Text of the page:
Why Give to us?
Young adults are in a transitional phase, stepping away from family into the world. Many feel anxious and ill-equipped and the world can seem like a hostile place, with anxiety around job scarcity, the economic and environmental crisis. These worries have led to a mental health epidemic in this age group. Anxiety about change makes it hard to be flexible, respond creatively and adapt to changing circumstances. A sense of futility can lead to depression.
IPPR research shows, in 2015/16, over 15,000 first-year UK students reported a mental health problem, compared to approximately 3,000 in 2006. There has been a 210% increase in university dropouts due to mental health problems from 2009/10 to 2014/15. Student suicides have increased by 79% from 2007 (75) to 2015 (134). In the same IPPR report, 94% of higher education institutions report an increase in demand for counselling services, with some having one in four students in counselling or waiting to be seen.
Anxiety and depression are often treated with quick-fix medication, rather than alternative therapies. Meditation, creative activities and therapies are becoming more widespread in society, but there need to be more opportunities for young adults to access them as they embark into adult life. They need to find out about alternative approaches to self-care.
There are a plethora of options as young adults enter a period of huge transition and transformation. They need to feel empowered and confident to make decisions which will set the course of their future. Mental health issues caused by stress related to social media, body-image, unhealthy eating and over-emphasis on external and material ways of defining success all contribute to an ungrounded arrival into adult life. Many young adults are suffering from existential issues such as alienation, disempowerment, lack of a sense of meaning, and rootlessness, with no satisfying sense of where they come from or who their people are.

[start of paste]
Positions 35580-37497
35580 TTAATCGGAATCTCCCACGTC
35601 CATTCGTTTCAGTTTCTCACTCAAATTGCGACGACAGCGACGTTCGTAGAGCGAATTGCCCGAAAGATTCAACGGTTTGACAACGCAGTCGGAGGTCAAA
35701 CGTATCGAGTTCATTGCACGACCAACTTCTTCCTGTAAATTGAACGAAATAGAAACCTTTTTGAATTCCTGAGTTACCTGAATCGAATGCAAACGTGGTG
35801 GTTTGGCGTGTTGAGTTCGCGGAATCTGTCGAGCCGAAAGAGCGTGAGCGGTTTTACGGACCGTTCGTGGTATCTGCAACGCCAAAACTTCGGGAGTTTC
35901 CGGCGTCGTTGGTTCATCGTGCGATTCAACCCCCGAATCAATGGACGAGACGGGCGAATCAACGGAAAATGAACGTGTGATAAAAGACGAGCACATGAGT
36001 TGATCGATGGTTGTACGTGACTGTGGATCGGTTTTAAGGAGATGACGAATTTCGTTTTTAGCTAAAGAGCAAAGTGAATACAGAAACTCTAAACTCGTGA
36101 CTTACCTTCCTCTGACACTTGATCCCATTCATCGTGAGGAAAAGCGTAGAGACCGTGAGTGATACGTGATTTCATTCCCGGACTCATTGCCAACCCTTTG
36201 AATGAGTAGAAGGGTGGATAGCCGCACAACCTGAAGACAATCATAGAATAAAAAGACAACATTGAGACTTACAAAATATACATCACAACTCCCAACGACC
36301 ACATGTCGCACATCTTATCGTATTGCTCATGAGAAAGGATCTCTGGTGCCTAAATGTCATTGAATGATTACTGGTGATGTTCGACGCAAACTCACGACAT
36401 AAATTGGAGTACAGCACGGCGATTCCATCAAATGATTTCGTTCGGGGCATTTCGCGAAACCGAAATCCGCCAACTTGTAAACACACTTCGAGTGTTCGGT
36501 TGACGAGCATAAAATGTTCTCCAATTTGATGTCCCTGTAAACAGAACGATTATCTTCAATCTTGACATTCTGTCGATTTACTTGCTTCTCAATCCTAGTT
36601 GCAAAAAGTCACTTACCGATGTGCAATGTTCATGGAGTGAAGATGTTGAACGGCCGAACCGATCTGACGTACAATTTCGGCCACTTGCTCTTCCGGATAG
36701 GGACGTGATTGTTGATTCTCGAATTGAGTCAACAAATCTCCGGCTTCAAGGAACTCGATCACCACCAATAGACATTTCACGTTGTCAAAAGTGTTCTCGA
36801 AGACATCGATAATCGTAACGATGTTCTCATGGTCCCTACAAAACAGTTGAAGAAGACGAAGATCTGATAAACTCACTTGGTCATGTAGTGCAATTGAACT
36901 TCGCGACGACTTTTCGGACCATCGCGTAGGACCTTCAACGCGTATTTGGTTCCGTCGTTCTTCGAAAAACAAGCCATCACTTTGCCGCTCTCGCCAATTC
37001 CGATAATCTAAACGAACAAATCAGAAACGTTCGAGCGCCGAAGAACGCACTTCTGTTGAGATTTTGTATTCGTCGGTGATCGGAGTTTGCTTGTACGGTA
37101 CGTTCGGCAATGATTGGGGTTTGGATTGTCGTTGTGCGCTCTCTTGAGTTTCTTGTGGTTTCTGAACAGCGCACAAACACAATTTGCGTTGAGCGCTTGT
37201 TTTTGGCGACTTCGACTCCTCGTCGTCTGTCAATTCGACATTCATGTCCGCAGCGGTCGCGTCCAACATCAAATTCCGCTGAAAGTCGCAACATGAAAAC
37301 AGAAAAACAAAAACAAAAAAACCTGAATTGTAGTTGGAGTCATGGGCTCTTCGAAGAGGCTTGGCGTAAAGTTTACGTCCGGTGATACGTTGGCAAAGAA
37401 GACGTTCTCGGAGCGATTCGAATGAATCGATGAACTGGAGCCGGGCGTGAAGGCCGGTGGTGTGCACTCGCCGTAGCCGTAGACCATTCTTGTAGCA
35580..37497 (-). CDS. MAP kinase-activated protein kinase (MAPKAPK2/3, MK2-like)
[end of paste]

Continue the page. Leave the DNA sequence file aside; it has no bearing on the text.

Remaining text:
To counterbalance the huge amount of time spent on screen, young adults need opportunities to re-connect with their body, inner-selves, others and nature. They need to learn to honour their bodies and minds, manage feelings of anger and sadness as well as happiness and joy, believe in their convictions, and live with integrity resisting succumbing to peer pressure.
Informal surveys of psychology students at the University of Greenwich suggest that around 30% describe that they are ‘exploring spirituality beyond religion’, and the majority of this group also stated that they were looking for additional support and guidance in this area.
We have virtually no initiation into adulthood processes in the UK, so young people often try to ‘self-initiate’ – influenced by media and social media, based on expectation and pressure, by experimenting with clothing, makeup, drugs and sex. Rites of Passage rituals will help them through the symbolic crossing of a threshold, empowering them to confidently make choices and exert agency in the world. Wider Horizons will enable young adults to feel a sense of connectedness to something larger than themselves and facilitate the self-actualisation of participants’ gifts and capacities to contribute to society by reinstating the initiation function of offering them the guidance and support they need at this transformational time in their lives.